Denton Wilde Sapte could save much of the estimated £10m cost of closing its Asian network by offsetting it against a one-off tax hike that UK law firms face in January 2005.
Due to a change to the way the Inland Revenue will tax work in progress (WIP), law firms will face a huge one-off increase in the 2004-05 financial year.
Because 30 per cent of Dentons’ WIP is older than three months, more than the average for City firms, it could be hit hard by the Inland Revenue’s decision to switch WIP tax calculations from a cost basis to a real basis.
In a worst case scenario, Dentons faces costs of £10m to shut down Asia, although it could be much less.
Redundancy costs are certain as the firm will let all lawyers in the region go, regardless of whether or not whole offices are transferred to other law firms. However, if the firm can sell off whole offices, as the management still hopes, it will save significant property costs by transferring leases. If successful, virtually all of the loss could be offset against increased tax on WIP.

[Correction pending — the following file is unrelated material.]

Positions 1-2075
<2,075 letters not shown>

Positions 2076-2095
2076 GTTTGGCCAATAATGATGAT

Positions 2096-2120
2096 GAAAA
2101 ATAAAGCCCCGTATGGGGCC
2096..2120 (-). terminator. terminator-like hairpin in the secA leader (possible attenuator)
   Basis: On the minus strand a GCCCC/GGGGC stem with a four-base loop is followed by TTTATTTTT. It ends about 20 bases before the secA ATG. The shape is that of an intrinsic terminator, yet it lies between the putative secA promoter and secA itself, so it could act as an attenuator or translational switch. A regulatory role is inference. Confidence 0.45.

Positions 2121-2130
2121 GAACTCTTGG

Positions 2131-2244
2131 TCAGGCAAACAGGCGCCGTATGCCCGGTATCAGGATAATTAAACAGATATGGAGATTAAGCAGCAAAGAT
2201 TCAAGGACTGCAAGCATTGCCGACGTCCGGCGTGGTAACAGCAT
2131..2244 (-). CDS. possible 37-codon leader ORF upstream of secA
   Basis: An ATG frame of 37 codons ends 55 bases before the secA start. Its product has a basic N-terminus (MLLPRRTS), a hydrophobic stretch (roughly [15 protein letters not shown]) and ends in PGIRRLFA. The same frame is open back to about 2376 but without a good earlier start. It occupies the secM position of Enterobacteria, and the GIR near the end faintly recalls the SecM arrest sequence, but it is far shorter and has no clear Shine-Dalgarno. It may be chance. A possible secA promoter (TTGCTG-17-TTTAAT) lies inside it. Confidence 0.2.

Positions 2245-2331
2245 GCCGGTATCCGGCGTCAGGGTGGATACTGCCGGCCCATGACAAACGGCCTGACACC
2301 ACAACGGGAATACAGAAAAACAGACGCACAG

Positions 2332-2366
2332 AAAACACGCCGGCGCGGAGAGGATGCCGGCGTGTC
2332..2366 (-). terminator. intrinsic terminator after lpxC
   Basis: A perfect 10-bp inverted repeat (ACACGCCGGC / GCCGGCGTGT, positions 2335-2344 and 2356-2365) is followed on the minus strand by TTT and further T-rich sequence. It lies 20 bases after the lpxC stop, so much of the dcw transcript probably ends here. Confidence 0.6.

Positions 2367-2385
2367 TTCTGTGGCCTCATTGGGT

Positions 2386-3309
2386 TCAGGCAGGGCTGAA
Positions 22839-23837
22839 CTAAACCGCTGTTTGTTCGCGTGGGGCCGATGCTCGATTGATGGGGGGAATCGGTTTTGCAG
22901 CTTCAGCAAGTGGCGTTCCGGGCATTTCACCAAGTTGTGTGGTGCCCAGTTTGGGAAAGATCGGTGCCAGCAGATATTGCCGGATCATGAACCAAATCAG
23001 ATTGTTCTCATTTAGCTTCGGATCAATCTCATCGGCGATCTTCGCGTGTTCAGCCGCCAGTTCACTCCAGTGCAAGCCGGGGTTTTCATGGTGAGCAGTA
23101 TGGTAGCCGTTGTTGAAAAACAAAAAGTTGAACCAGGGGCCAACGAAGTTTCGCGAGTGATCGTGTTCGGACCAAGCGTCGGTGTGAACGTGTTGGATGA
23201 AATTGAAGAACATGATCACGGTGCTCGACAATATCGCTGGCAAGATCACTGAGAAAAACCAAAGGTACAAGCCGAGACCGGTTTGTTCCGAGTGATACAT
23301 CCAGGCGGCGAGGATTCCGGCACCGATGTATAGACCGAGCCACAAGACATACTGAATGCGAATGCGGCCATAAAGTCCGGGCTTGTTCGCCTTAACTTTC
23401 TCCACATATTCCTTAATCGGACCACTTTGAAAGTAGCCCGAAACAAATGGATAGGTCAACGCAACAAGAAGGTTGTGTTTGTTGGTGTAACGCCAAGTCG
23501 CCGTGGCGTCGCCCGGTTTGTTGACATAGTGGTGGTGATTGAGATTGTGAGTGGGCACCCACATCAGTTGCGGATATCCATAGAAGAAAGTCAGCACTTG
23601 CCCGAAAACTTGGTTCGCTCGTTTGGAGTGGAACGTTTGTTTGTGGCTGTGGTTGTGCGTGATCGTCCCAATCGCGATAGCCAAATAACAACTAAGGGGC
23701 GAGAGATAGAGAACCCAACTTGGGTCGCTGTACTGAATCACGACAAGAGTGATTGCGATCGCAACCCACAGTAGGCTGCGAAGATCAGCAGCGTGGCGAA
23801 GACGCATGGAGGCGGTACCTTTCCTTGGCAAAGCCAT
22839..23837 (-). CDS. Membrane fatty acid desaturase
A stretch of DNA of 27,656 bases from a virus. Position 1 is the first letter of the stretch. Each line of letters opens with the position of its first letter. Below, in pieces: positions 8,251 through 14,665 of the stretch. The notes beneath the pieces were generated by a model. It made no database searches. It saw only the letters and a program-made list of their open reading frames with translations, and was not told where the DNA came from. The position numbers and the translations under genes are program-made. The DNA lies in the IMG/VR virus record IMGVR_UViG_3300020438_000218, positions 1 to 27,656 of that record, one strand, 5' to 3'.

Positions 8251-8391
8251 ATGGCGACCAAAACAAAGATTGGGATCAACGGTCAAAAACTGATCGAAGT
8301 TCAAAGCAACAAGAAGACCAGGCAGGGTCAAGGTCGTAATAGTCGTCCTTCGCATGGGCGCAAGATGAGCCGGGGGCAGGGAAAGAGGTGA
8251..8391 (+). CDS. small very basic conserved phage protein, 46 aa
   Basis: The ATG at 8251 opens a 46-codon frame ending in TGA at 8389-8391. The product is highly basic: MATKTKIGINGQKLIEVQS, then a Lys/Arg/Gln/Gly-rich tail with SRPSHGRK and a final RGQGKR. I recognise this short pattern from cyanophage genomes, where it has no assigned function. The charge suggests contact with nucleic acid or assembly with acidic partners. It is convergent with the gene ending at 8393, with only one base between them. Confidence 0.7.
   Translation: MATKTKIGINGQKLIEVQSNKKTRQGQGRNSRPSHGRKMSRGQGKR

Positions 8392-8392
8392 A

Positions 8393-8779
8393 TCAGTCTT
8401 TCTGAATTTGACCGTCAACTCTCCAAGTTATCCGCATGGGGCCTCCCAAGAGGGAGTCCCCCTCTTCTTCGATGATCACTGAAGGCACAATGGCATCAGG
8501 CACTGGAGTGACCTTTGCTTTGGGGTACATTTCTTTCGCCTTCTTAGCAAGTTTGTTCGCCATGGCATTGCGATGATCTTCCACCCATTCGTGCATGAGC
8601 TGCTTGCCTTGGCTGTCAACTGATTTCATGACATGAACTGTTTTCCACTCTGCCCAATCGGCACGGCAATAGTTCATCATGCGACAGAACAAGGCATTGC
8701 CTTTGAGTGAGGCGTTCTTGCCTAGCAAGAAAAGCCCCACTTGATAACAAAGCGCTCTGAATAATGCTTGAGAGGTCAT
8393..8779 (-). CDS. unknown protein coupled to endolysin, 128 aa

Given that Dentons’ Asian network is understood to have cost the firm around £17m since the Denton Hall-Wilde Sapte merger in 1999, the decision to close it down this year looks like a good one.
Partners at the firm are increasingly confident about the international goals set by the recent strategic review. The Russian and Central Asian practice, which the firm decided to keep on for strategic reasons, is understood to be losing the firm just £80,000 a year.
Dentons now intends to bolster its European network by building up Paris with lateral hires. In Germany, the firm is sticking to a best friends strategy, although it is increasingly working with Hengeler Mueller and former Denton International partner Heuking Kühn.